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Free websites - are they any good?

Updated: Jul 15, 2019

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There has been a large uptake of free websites by small NZ businesses in the last few years. Reportedly, over 10,000 businesses took up the free website offer sponsored by Westpac and MYOB, and Spark have also been in the market offering a free DIY website solution.

The current trend however is towards free website builder tools like Wix, Weebly and Squarespace and these have quickly become very popular for small and new businesses. Shopify has become popular for online stores and ecommerce websites.

At face value, these free website builder tools appear very attractive – but do they generate enquiries?

They all make promises of being easy to create and publish, and that they are search engine optimised and will work for you even while you sleep. To the uninitiated, these promises sound very attractive, particularly when they are free and or at a very low cost.

At a technical level these tools are quite smart and they have improved considerably in recent times and we see more web design agencies using them. The downside, however is that you are on your own to create your DIY website in a 'paint-by-numbers' environment and with no real support. Regardless of the platform you use, the outcome will only be as good as the person that is setting up the site and producing the content.

The reality is that just having a website and or using a free builder platform isn't enough on its own to be competitive as a lead generating website.

To attract website visitors, to fill your inbox with enquires and to make your phone ring, you will need to know how to:

  • Structure a website for good visitor experience
  • Implement the basics of good SEO
  • Create a pleasing design
  • Produce content that is of value to prospective visitors

If you are not confident in the above skills, then you will need to get help and some expert advice.

Are free websites really search optimised?

From a search engine perspective, it is quite misleading that these websites claim to be optimised for high rankings in search. They certainly should allow your business to be found by "brand" in search but they can’t guarantee to deliver high rankings for non branded and competitive search terms.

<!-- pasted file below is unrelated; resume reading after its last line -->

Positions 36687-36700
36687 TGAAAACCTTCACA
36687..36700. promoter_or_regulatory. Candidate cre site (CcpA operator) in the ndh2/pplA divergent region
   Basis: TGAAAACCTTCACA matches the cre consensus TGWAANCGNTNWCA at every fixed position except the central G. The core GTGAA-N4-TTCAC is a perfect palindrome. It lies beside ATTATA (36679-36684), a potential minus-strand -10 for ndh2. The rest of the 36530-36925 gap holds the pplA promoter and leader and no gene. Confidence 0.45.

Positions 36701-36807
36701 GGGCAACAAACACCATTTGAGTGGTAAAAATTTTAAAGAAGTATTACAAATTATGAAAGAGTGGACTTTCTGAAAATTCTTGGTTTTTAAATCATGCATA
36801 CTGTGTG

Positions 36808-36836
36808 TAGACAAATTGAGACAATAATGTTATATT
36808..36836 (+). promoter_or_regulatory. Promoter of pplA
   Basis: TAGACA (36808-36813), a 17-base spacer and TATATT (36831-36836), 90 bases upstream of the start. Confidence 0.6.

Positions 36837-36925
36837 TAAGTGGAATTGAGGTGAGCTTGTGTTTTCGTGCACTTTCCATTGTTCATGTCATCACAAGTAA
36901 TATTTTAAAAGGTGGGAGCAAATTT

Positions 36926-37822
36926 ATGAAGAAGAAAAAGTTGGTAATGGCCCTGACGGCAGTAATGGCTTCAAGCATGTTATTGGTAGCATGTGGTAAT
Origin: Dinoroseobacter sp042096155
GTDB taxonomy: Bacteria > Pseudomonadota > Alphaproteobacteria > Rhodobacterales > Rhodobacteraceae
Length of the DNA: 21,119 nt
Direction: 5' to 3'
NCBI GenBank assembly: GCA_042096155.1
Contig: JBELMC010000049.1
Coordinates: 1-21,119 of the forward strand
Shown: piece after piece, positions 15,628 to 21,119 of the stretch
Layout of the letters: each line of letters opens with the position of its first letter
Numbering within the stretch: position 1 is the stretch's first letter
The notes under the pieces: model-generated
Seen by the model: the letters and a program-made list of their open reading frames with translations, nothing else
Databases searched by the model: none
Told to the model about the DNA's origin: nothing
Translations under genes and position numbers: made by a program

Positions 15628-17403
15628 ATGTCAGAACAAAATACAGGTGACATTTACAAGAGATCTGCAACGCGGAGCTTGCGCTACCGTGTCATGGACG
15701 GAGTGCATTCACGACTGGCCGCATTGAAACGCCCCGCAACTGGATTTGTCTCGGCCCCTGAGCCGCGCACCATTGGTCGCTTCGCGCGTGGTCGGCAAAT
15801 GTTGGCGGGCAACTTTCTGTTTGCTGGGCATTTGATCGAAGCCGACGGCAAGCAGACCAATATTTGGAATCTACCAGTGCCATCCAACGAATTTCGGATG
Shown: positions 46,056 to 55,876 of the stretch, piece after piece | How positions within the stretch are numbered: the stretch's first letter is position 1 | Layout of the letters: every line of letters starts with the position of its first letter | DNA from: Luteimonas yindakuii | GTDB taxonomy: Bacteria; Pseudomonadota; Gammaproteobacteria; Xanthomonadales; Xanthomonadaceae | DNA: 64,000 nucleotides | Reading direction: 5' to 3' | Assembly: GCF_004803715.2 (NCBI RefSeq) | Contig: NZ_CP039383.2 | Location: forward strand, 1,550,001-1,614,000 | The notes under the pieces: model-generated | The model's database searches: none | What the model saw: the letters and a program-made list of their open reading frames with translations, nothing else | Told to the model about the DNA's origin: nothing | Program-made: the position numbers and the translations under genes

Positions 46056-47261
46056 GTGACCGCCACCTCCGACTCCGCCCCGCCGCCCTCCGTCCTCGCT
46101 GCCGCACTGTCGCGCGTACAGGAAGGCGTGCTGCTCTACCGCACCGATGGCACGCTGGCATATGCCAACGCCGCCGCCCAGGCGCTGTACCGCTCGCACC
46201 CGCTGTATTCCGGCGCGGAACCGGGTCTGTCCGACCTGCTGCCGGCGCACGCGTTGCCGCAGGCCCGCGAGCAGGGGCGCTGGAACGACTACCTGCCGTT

'Organic SEO' is a specialist discipline where top rankings are highly contested and sought after. Its very unlikely that a paint-by-numbers website builder platform will deliver large volumes of organic search traffic to your website.

To get any volume of traffic to your free website, you will need to run paid advertising such as Google Ads and or Facebook advertising and be actively networking in Facebook or blogging etc.

We’ve found that many businesses using free websites have come to the realisation that they simply don't rank that well on Google.

Do they convert visitors into leads?

Getting traffic to your free website is the first big hurdle. Assuming you at the least solve this problem with paid search advertising, then the next challenge is to get your traffic to convert into enquiries and leads. This is typically a function of delivering a great visitor experience and consistently meeting content expectations so that visitors feel compelled to make contact with you.

The mainstream free website tools now offer a range of free and paid design templates to chose from and these are beautifully designed and technically sound and optimised for all devices. But is this enough to convert visitors? In many cases we find this is not the case as success is more dependent on the online marketing skills of the person setting up the website.

Enquiry conversion is a function of many elements and it is especially dependent on the structure of content, pathways to content and of course the content itself. Good design adds the icing on the cake and brings the whole website experience together.

So what's the real value in having a website?